But even with pay at those extremely high levels, filling positions remains the industry’s biggest burden.
“It just really speaks to the labor market right now and how there’s a shortage of employees, especially on the healthcare side,” Leach says.
“The hardest part about this is, with these salary movements, and with the current market, it’s almost that you have to pay these rates just to be able to play ball. If you’re looking to really retain people and attract new people, this is the starting point,” he adds.
Turnover for CNAs, already at nearly 40% in 2020, jumped to 51.4% in 2021 as the pandemic entered its second year. Across all nursing home employees, turnover was 38.7%, up from 35.4% in 2020, according to HCS.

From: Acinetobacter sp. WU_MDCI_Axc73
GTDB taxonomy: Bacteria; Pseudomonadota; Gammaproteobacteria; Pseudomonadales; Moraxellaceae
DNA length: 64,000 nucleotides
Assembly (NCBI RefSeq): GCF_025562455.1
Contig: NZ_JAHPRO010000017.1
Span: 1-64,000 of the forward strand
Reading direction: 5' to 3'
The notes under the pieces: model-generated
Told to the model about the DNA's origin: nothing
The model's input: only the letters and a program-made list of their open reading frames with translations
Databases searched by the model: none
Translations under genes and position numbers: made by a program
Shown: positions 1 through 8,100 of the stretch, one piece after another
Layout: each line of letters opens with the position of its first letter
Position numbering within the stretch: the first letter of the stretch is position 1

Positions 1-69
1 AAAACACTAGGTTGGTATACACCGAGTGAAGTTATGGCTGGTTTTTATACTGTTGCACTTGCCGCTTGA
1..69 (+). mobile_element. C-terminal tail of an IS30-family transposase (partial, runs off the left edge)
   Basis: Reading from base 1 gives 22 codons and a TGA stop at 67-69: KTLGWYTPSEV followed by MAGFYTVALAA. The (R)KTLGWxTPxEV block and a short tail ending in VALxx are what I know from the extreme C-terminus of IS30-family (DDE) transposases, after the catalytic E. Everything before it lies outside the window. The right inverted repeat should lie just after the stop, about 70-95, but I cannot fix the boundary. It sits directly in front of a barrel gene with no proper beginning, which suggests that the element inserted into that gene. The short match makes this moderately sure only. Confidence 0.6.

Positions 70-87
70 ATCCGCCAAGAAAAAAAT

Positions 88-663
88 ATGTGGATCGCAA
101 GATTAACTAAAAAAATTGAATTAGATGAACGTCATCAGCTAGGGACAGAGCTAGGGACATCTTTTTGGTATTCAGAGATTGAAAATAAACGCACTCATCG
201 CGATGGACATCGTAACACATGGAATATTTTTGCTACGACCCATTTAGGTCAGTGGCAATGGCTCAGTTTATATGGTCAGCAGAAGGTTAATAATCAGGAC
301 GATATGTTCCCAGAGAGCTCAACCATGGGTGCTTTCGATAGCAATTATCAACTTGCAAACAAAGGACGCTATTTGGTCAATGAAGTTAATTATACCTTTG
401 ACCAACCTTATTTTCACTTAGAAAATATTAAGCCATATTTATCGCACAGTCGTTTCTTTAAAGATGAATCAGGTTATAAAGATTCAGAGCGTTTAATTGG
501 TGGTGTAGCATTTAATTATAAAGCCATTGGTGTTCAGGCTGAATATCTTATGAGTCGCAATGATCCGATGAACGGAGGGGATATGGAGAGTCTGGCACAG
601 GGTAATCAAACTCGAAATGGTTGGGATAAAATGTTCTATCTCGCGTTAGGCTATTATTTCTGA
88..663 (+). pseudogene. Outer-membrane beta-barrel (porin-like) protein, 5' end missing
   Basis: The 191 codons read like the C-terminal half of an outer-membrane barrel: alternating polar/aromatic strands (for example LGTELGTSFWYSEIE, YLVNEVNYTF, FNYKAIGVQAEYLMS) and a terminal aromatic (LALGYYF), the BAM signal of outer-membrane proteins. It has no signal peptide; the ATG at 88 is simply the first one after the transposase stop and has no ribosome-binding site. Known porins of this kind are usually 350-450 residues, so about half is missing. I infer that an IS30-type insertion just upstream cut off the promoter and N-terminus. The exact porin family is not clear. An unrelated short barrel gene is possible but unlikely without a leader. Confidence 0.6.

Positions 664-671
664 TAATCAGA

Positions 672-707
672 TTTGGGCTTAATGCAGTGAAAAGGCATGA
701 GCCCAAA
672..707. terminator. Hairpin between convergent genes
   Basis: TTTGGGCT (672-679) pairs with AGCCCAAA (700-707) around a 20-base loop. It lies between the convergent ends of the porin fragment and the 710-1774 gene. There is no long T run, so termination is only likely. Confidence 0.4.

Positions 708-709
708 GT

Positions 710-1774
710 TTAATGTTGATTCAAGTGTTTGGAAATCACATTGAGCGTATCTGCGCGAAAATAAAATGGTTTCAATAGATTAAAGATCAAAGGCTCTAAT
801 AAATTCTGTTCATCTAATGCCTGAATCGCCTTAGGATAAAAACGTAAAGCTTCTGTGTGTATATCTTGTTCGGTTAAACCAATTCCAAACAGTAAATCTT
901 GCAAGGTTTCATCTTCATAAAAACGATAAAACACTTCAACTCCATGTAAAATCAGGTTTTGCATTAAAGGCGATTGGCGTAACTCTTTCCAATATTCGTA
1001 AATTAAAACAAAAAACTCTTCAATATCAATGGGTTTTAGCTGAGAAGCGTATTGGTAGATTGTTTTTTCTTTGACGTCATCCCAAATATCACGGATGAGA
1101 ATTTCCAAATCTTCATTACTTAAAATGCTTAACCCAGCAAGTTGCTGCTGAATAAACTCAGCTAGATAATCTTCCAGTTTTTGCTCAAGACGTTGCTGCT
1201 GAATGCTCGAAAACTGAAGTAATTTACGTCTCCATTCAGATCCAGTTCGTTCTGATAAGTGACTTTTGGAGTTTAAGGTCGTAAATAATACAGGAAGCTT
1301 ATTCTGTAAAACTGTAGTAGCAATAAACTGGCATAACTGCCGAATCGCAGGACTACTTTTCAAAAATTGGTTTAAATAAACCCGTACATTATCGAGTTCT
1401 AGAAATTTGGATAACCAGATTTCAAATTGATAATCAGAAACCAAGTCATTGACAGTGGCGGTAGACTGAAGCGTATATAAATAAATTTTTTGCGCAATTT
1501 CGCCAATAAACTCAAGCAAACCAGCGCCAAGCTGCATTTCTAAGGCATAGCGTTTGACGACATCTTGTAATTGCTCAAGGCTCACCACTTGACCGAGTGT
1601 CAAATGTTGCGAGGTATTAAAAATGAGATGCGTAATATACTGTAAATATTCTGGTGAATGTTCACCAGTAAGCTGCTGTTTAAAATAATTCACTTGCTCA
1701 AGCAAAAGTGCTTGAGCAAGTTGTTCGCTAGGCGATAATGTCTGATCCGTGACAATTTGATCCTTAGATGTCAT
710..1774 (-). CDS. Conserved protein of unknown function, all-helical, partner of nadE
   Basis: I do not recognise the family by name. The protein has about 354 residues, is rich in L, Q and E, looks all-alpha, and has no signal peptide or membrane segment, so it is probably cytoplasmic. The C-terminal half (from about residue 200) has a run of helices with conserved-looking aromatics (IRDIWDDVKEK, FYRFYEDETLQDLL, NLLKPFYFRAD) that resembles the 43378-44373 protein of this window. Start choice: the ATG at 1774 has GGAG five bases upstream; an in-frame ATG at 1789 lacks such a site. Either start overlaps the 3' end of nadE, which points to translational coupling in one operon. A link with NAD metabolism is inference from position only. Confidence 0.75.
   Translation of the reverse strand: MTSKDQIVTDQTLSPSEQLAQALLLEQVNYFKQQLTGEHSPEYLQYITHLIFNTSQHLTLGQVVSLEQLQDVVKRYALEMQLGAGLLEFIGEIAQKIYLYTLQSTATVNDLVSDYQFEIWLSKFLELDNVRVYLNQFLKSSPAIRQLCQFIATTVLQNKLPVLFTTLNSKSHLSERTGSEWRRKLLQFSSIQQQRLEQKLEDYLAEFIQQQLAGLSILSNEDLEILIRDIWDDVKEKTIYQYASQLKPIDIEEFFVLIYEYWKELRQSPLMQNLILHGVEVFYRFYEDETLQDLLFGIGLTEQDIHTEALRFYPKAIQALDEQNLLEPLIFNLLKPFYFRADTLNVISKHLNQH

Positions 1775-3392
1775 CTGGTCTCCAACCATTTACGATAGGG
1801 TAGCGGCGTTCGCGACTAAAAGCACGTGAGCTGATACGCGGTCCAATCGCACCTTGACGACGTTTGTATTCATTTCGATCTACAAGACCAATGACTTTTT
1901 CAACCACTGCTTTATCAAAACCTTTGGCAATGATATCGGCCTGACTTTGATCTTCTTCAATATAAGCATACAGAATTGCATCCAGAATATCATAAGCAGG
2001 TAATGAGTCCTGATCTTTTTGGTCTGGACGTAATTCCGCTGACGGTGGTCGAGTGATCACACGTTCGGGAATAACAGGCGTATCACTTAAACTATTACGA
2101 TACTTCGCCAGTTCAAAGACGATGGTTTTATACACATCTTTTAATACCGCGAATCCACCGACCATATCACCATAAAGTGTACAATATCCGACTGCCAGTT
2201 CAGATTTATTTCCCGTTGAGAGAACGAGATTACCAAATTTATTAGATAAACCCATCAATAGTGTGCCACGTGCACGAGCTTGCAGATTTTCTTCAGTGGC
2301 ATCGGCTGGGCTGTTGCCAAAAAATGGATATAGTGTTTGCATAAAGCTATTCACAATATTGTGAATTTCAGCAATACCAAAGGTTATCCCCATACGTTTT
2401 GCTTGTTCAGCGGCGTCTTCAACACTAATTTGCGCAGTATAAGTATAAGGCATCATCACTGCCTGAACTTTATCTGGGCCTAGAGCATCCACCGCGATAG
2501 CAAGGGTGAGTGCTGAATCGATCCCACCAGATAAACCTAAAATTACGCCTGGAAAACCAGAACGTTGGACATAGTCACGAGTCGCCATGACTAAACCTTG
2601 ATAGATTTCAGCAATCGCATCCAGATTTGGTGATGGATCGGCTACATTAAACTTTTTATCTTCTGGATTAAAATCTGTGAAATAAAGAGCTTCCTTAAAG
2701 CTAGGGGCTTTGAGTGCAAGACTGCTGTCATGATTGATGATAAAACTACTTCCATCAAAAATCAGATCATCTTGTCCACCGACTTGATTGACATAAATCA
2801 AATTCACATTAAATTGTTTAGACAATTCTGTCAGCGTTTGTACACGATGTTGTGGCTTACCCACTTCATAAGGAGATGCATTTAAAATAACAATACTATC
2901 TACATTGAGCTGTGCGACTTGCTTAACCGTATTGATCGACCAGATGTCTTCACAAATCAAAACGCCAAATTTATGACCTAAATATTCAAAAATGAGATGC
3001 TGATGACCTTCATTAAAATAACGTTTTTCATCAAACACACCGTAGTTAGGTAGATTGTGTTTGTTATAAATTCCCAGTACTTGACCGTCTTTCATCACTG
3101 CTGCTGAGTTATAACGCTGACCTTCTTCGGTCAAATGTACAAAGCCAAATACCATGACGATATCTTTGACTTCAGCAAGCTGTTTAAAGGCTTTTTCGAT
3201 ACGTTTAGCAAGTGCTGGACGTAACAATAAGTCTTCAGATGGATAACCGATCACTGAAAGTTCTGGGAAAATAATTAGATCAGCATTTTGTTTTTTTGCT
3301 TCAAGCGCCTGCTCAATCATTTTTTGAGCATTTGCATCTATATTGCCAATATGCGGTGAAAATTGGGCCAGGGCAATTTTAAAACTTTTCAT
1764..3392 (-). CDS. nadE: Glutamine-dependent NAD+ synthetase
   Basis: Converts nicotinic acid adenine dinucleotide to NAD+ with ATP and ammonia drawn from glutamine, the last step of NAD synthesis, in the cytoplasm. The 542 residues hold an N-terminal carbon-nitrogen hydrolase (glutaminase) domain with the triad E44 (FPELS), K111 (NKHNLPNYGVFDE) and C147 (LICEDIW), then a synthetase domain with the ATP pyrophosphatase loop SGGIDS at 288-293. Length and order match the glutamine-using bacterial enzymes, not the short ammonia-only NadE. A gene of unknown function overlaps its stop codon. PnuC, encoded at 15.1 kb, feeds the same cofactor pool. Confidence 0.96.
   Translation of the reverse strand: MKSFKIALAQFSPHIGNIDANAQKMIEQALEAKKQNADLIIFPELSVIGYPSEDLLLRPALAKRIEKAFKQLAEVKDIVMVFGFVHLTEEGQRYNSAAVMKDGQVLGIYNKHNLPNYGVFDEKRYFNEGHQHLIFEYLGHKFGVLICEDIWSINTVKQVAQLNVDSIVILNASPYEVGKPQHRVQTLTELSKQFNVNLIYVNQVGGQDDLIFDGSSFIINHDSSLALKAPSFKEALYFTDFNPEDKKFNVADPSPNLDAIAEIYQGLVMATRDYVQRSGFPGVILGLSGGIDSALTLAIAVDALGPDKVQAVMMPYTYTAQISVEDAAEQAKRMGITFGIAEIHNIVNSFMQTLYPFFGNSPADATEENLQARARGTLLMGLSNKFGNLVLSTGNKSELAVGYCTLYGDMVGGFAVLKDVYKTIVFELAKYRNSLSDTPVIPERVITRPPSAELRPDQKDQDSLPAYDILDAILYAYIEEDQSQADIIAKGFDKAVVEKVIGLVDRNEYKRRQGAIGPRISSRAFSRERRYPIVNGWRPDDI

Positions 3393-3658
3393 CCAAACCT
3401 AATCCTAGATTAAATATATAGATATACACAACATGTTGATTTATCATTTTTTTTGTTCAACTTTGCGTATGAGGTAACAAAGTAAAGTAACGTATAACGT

After specializing in upper-level nursing home recruitment for decades, LeaderStat this year added CNA search help for the first time in recognition of the crisis its clients were facing.
But it’s a two-pronged problem, as Osborne also witnessed “significant turnover” among upper-level nursing staff and managers.
Operators may need to hire more CNAs, but they face the challenge of having fewer qualified candidates to choose from when it comes to luring nurse managers and executives. Those Osborne tries to recruit are largely uninterested in moving to another director of nursing position, for example.
“Very few are excited to go from one building to another,” despite typical offers at least 10% more pay, she says. “The grass isn’t greener.”
Osborne says one outlier, however, is the MDS coordinator.
Having been called to the frontlines too frequently during the pandemic, such a coding and payment specialist might take a lateral move for not too much more money. But that’s only with assurances that he or she will be given the time to focus on coding and reimbursement tasks, Osborne adds.